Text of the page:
Friday, January 8, 2010

Friday Reflections v. 1 n. 1

A fitting first reflection - lessons learned in blogging.

When I started this blog last April, I didn't think it would last a year. Most social sites I try and fade away from within a few months. My facebook is neglected and twitter just baffles me - I have yet to open an account for that. I thought "24 and prolife" would be a great name because I figured I would stop blogging before the end of my 24th year - now I'm not so sure.

This blog challenges me to state my opinion in a loving and forceful way. Persuasive, intelligent and thought-provoking topics challenge my mind and heart while hopefully engaging readers. How can you expose hard truths while loving people on the other side? The researcher inside of me screams her answer - facts! Those facts are objective and deserve some time in the spotlight. There are enough commercials giving the facts and side effects of different medications, I'm just trying to even the playing field. Another part of me argues that love will show the way. Both of those answers provide my motivation to blog and to teach NFP - more people need to have the opprotunity to learn about safe and effective methods.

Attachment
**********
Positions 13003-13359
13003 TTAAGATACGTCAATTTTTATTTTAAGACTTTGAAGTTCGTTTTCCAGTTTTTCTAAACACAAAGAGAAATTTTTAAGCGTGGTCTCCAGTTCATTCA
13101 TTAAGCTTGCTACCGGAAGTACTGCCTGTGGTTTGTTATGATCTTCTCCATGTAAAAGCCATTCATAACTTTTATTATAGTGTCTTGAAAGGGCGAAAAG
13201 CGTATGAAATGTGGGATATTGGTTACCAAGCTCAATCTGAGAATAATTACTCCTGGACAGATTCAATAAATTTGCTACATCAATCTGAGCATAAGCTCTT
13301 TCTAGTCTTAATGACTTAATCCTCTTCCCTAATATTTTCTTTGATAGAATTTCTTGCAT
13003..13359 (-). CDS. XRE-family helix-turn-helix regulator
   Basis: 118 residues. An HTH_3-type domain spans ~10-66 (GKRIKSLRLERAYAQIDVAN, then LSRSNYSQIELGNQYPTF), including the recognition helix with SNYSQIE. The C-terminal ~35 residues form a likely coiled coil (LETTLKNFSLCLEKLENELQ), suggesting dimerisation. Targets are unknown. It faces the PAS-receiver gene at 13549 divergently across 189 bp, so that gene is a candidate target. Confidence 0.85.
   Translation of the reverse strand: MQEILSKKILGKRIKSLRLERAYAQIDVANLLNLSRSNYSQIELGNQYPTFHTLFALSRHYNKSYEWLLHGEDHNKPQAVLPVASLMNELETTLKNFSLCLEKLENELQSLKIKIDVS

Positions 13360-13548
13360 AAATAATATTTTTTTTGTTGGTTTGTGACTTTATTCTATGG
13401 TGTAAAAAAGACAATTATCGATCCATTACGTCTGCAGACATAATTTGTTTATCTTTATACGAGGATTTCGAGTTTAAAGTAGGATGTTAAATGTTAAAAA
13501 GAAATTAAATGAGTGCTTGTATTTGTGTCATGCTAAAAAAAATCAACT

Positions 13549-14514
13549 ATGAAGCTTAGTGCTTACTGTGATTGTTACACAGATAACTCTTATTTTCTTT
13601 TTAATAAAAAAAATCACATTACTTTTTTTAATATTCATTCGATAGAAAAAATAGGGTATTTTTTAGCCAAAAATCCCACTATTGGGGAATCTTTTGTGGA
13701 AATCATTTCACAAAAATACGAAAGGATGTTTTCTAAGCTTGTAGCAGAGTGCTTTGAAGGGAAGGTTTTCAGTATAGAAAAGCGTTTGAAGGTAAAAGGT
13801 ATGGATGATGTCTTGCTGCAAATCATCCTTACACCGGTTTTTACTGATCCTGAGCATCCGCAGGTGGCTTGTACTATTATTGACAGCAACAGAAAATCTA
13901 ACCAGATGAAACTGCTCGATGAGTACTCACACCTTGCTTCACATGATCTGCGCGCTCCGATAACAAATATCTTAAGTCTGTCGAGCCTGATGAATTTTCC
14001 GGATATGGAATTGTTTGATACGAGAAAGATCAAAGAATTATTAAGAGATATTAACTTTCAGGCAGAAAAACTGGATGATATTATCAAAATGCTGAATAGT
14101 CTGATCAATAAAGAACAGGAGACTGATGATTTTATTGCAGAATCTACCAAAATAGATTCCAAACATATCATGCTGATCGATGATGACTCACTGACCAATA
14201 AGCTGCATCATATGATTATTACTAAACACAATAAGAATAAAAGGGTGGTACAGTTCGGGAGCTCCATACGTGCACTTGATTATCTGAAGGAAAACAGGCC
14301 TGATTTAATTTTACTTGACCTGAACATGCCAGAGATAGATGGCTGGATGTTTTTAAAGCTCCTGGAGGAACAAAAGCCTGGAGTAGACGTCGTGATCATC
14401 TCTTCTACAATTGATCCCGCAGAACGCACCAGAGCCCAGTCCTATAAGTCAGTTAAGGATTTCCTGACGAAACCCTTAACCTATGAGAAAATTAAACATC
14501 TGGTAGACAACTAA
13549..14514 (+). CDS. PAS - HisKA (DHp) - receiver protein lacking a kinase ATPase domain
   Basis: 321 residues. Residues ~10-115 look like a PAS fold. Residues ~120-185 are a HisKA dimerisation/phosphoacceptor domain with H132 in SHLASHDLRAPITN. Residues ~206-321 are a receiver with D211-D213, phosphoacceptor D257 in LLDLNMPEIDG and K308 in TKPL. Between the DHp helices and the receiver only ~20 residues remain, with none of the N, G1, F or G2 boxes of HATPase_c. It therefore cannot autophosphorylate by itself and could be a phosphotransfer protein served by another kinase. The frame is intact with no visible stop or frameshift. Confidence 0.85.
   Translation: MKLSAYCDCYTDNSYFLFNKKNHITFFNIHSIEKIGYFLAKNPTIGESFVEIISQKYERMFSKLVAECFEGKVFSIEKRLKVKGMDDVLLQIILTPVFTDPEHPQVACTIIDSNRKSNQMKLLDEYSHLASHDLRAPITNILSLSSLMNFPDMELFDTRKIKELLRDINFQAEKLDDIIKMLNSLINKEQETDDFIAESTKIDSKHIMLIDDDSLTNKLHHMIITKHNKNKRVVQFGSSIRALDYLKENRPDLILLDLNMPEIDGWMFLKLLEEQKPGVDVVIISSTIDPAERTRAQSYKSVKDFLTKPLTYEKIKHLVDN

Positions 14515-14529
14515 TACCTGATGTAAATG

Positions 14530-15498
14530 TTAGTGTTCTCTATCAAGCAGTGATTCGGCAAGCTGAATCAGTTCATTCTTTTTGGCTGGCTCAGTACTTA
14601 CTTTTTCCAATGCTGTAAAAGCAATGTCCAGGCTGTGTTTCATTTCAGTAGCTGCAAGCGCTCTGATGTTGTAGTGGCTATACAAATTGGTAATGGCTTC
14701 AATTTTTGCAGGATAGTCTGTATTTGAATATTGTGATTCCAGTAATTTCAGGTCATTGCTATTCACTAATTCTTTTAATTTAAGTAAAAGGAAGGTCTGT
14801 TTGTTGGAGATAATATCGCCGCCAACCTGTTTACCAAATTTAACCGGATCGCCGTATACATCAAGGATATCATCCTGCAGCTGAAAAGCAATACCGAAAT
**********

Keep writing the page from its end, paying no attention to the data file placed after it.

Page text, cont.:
So what did I learn last year blogging? That I have so much to learn - making my opinion matter very little. Yes, blogs invite commentary and opinion, but at the end of the day I know it is just that - opinion. It is not my place to judge - here or anywhere else. I desire to be open, honest and approachable while providing a resource for myself and others. Even with all the lessons, I have only been blogging a short time and have a lot more to learn. What have you learned through blogging?


  1. I am glad that you are planning on sticking around!

    You couldn't be more right about the need for both facts and love.

    I have actually learned a similar lesson through blogging. I have gotten to the point where I honestly really want people to challenge me and to correct me and to help me become a better member of the community. I still have my instinctive inclination to not change and surround myself with people who do not require me to alter my thinking, but it is changing.